The Girl With All the Gifts by M.R Carey

MRCarey-Girl with all the GiftsA phenomenal entry into the zombie apocalypse genre, M.R Carey’s The Girl With All the Gifts is a book for the ages. Carey brings to life a world which is so believable yet foreign; a fact which works wonderfully against the backdrop of the United Kingdom. The story line is masterfully intriguing and puzzling, making the reader stay at the edge of their seats.

Every morning, Melanie waits in her cell to be collected for class.

When they come for her, Sergeant keeps his gun pointing at her while two of his people strap her into the wheelchair. She thinks they don’t like her. She jokes that she won’t bite, but they don’t laugh.

Melanie is a very special girl.

Carey’s storytelling ability is one of the best I have seen in a while. Each feeling that the characters experience is infused into the narrative, making the reader also feel it. This is best exemplified in the opening chapters which give a trapped yet curious feeling. Like the characters, we have a certain amount of sympathy and denial over what they have to face. Carey employs perspective switch well, putting us into the thoughts of the full ensemble. This only increases the knowledge of who each character is and how they feel.

The story wouldn’t be the same without the ensemble cast of five. At the core is Melanie, a young girl who is as precocious and smart as any other. Melanie is so interesting because her circumstances are so unusual. We learn quickly that while she goes to class every day, she does so after being strapped to a wheelchair by a soldier. She doesn’t get a lunch in the cafeteria but instead has a weekly meal of grubs given to her. The great thing about this is that we have an inkling why but like Melanie herself, we want to judge on her actions rather than her circumstances. The other characters are no less interesting and we get to learn how they were before and after the apocalypse. There’s the scientist who is dedicated to finding a cure, the rookie soldier who ran away from a pregnant girlfriend, the sergeant in charge of the military side, and Melanie’s teacher. Carey makes some great plot decisions and evolves each of the characters amidst chaos.

To give away anymore of the plot would rob you of the amazing reading experience that is The Girl With All the Gifts. As someone who loves the zombie apocalypse subgenre, this novel has quickly become one of my favorites. I can imagine even newcomers to the subgenre enjoying it as long as they’re not afraid of zombies. With great storytelling, interesting characters, and plot which pushes and pulls towards an unforgettable ending, this book is a must read.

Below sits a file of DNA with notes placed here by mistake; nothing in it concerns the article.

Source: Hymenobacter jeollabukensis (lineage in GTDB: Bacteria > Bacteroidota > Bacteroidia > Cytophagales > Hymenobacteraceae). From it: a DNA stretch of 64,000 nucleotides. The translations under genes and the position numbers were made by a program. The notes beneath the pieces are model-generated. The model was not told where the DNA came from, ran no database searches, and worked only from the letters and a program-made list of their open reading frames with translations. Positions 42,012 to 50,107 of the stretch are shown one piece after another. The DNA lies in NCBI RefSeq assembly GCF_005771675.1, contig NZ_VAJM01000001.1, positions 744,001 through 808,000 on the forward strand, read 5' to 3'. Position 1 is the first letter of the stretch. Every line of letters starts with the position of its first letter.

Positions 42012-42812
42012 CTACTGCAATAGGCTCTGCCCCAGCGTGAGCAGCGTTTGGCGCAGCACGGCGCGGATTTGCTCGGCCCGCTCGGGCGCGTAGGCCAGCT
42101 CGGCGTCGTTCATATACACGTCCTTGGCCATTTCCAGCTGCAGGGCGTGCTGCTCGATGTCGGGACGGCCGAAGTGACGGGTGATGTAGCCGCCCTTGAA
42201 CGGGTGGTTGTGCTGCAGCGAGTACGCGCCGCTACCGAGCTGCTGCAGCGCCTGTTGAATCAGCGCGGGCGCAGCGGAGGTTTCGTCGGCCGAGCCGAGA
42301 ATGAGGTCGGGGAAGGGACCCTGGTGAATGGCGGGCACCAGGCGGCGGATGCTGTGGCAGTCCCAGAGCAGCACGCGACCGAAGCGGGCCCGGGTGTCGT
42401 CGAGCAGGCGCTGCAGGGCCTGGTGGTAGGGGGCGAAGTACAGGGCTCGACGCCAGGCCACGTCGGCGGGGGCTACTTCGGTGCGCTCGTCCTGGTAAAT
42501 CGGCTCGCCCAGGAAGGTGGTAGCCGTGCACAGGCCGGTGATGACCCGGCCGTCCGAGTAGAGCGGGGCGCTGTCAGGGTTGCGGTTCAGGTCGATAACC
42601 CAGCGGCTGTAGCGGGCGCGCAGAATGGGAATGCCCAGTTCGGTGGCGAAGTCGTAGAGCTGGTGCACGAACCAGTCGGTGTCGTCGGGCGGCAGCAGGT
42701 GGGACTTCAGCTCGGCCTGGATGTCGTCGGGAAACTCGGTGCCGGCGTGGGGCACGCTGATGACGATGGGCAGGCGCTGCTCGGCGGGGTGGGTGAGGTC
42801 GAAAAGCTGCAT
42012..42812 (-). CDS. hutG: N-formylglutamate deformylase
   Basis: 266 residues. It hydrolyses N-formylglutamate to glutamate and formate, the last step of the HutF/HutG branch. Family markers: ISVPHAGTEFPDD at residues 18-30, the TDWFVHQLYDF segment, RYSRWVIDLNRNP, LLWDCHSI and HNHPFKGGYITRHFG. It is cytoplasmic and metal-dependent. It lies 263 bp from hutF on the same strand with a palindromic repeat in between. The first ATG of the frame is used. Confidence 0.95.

About Natassia 143 Articles
I am a performer by trade and have been an avid reader for as long as I can remember. My bookshelves are full of many genres but I have a love of fantasy, SciFi and steampunk which have only spurred my performing dreams to help one of these fabulous worlds come to life. I tend to read books with a lot of edge and grit; if it's got zombies, space battles or fantastical steam inventions, I'm in. When I'm not reading or off making my own adventures, I can be caught watching movies of every era, gaming, and being scandalously political like any good steampunk heroine.


  1. I’ve heard this book can turn around even those who don’t typically like zombie stuff.

    Me, I wanted to read it. Then I found out if had zombies and my zombie phobia kicked and I decided that no way, definitely not for me. Then after reading a really detailed review, I started to wonder if reading this might not actually be somewhat therapeutic for me, forcing me to confront my phobia in a way that actually pertains to some of the issues I’ve been struggling with. I do, once again, want to read it, but I’m thinking that I’ll wait until I’m not living alone to do so, just in case the phobia gets the better of me.

    • I think it is a great book to turn those who are afraid of zombies but I will point out two things. If zombies are a big fear, I’d suggest not reading it alone. In addition, children are a huge factor in this book. It may make you look at them twice too.

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